French National Front defeated in bid to win regional vote
France's far-right National Front (FN) has failed to win a single region in the second round of municipal polls.
The party was beaten into third place, despite leading in six of 13 regions in the first round of voting a week ago.
The centre-right Republicans finished ahead of President Francois Hollande's governing Socialist Party.
FN leader Marine Le Pen said that mainstream parties had colluded to keep it from power and vowed to keep on fighting.
"Nothing can stop us now," she told supporters. "By tripling our number of councillors, we will be the main opposition force in most of the regions of France."
Ms Le Pen said the party had been "disenfranchised in the most indecent of ways by a campaign of lies and disinformation".
She had stood as a regional presidential candidate in the northern region of Nord-Pas-de-Calais-Picardie, while her niece Marion Marechal-Le Pen was the FN's candidate in the race in Provence-Alpes-Cote d'Azur, in the south.
After both led with more than 40% of the vote in the first round on 6 December, the Socialist candidates in those regions pulled out so their voters could support Republican candidates in the second round.
The FN actually increased its votes in the second round to more than 6.8 million, from 6.02 million on 6 December as more people voted, according to the ministry of the interior (In French). But the FN share of the vote went down slightly from 27.73% to 27.36%.
Analysis: BBC's Hugh Schofield in Paris
There can be no hiding that the results of the elections are a big personal blow to Marine Le Pen.
She has lost the chance to govern a region and show the world that her party is serious. She has been reminded that however strongly the FN performs, the gates of power remain tightly closed.
But in a way that suits her fine.
Because what it all means is that nothing in France has changed. The two main parties continue sharing out the goodies (in this case deliberately conniving to keep hers as well).
Meanwhile unemployment rises; terror stalks; the grim insurrectionary mood continues to spread.
Ms Le Pen's prospects for power may be limited, but her appeal is as strong as ever for France's growing numbers of disgruntled and disaffected.
That French "ouf" of relief? It's also the noise you make when you get a fist in the abdomen.
The Republicans increased their share from 26.65% to 40.63% and the Socialists from 23.12% to 29.14%.
The overall turnout increased from 22.6 million on 6 December to 26.2 million on Sunday. Sunday's figures are based on a count of 98% of votes so far.
In her election, Marine Le Pen secured 42.2% of the vote in the second round in her region against the centre-right's 57.8%.
Marion Marechal-Le Pen took 45.2%, compared with 54.8% for her Republican rival.
Despite the defeat, the 26-year-old urged FN supporters to "redouble our efforts".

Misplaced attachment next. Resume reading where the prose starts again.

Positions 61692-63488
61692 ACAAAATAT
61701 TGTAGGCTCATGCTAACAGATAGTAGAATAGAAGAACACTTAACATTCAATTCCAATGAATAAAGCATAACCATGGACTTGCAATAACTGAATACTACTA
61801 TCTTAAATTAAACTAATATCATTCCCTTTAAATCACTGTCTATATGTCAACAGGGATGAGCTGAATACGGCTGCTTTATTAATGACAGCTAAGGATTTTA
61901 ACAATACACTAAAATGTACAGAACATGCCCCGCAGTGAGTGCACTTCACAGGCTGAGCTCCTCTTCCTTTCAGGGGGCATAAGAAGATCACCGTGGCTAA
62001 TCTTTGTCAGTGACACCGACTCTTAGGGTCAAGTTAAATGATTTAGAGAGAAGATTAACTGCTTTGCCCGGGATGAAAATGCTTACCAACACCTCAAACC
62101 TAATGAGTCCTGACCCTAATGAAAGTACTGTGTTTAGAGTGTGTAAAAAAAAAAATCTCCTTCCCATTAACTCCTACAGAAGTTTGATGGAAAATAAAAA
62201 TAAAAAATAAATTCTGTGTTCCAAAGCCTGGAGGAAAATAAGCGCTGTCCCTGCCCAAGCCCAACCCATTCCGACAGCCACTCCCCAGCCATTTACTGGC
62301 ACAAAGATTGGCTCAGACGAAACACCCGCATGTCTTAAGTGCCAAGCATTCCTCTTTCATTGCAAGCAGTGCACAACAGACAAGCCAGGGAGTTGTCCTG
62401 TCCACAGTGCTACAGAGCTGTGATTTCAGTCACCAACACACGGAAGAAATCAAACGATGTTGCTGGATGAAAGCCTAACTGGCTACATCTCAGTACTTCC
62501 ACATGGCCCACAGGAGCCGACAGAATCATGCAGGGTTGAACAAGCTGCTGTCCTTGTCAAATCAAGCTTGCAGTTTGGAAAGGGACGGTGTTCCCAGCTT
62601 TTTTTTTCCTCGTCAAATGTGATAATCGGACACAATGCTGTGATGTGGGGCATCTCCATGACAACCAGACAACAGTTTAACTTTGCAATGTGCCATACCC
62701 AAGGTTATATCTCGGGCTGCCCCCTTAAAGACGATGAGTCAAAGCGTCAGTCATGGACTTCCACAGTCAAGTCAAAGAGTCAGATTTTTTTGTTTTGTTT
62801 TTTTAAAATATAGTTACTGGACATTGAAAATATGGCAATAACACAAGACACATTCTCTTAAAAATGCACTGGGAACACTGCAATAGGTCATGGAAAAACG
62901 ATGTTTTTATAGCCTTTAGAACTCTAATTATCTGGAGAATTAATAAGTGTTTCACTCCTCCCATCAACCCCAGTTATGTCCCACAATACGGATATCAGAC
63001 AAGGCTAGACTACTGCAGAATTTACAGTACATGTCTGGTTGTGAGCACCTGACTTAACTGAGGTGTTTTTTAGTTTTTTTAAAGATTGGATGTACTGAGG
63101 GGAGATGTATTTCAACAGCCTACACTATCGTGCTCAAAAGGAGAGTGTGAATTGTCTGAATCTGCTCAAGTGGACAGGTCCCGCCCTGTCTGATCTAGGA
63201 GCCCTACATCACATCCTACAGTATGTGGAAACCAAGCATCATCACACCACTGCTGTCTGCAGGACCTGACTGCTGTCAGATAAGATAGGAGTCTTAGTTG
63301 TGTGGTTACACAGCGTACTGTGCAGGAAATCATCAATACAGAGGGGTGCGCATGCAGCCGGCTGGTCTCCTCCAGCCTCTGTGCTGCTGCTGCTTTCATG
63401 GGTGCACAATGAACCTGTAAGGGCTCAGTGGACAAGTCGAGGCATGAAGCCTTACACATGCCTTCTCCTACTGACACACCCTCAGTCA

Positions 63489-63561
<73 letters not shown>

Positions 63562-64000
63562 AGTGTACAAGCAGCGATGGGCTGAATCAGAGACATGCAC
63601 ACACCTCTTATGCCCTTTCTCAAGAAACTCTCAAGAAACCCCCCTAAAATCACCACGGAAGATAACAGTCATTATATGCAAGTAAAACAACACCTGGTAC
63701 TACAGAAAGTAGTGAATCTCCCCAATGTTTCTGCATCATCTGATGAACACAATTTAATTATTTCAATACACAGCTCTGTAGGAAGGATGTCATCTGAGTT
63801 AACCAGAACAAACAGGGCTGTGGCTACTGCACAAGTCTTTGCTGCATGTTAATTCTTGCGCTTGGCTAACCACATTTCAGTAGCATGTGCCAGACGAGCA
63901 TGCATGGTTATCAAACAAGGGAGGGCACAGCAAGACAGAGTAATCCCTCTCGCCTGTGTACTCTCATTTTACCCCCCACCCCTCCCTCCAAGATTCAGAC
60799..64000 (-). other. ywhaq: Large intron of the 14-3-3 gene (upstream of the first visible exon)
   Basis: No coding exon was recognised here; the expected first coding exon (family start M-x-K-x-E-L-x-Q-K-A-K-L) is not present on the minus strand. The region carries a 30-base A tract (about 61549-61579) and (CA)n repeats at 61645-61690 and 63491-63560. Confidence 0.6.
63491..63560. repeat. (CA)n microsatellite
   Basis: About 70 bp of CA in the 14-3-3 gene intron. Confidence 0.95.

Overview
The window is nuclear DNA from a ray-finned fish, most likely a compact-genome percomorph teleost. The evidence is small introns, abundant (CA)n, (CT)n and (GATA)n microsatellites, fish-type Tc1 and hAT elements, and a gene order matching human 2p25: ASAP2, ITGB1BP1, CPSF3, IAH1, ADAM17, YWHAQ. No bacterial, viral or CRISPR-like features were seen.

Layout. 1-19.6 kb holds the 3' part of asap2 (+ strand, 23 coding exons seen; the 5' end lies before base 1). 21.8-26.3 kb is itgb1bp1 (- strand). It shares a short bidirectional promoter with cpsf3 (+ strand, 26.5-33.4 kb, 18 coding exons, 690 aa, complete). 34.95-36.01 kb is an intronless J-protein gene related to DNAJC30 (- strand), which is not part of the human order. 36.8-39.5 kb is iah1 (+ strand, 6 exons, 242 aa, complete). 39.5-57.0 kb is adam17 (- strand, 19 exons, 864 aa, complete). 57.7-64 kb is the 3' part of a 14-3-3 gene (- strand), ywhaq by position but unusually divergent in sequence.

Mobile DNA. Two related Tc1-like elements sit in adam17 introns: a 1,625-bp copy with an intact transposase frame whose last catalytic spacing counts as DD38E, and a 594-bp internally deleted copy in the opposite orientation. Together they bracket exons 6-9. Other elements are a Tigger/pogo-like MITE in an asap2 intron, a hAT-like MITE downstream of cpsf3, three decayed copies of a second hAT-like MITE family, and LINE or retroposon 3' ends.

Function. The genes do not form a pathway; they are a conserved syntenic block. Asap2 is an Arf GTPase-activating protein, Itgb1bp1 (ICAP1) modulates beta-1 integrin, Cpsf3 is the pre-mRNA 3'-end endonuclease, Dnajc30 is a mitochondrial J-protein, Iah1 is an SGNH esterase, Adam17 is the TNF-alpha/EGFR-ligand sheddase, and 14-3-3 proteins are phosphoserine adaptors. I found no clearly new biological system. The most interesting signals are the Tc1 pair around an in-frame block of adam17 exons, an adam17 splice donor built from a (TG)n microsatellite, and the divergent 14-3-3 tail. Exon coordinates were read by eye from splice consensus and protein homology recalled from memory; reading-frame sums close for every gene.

"There are some victories that shame the winners," she said.
Xavier Bertrand, Republican regional presidential candidate in Nord-Pas-de-Calais-Picardie, said the French had given "a lesson of rallying together, courage. Here we stopped the progression of the National Front".
But Socialist Prime Minister Manuel Valls was less upbeat. He warned the "danger posed by the far right has not gone away, far from it".
The Socialists suffered a major defeat in the Paris region, Ile-de-France, which shifted to the Republicans for the first time in nearly 20 years.
Republican leader Nicolas Sarkozy said now was the time "for in-depth debates about what worries the French", noting security concerns, unemployment and frustration with the European Union.
These elections were to vote for councils and presidents of the 13 French regions, which have wide powers over local transport, education and economic development.
The Republicans won seven mainland French regions and the Socialists five, with nationalists taking Corsica.
The first round of voting gave the FN the best election results in its history.
It was the first electoral test since the 13 November Paris attacks, in which 130 people were killed - an attack claimed by the so-called Islamic State group.
In the lead-up to the first round, opinion polls suggested that the popularity of the anti-immigration, anti-EU FN had increased since the deadly attacks.
The FN had been hoping a strong performance would boost Marine Le Pen's chances in the 2017 presidential election.
French press: National Front kept in check
- "Relieved, but…" says left-wing daily Liberation. The FN is perhaps France's first party, it says, but for the moment it is only a first-round party
- Centre-left daily Le Monde says the FN was "defeated but also reinforced", while other parties had a "joyless success"
- Conservative Le Figaro says the FN was held in check, and regional daily Ouest-France suggests this was only the "start of a reprieve" for the mainstream parties, given the increase in the FN vote
- La Voix du Nord, which campaigned against Marine Le Pen where she lost, dubs her Republican rival's win a "modest triumph"
- And Var-Matin in the south, where her niece Marion was defeated, says Republican "relief" was tempered by the fact that they "probably only won because the left stepped down"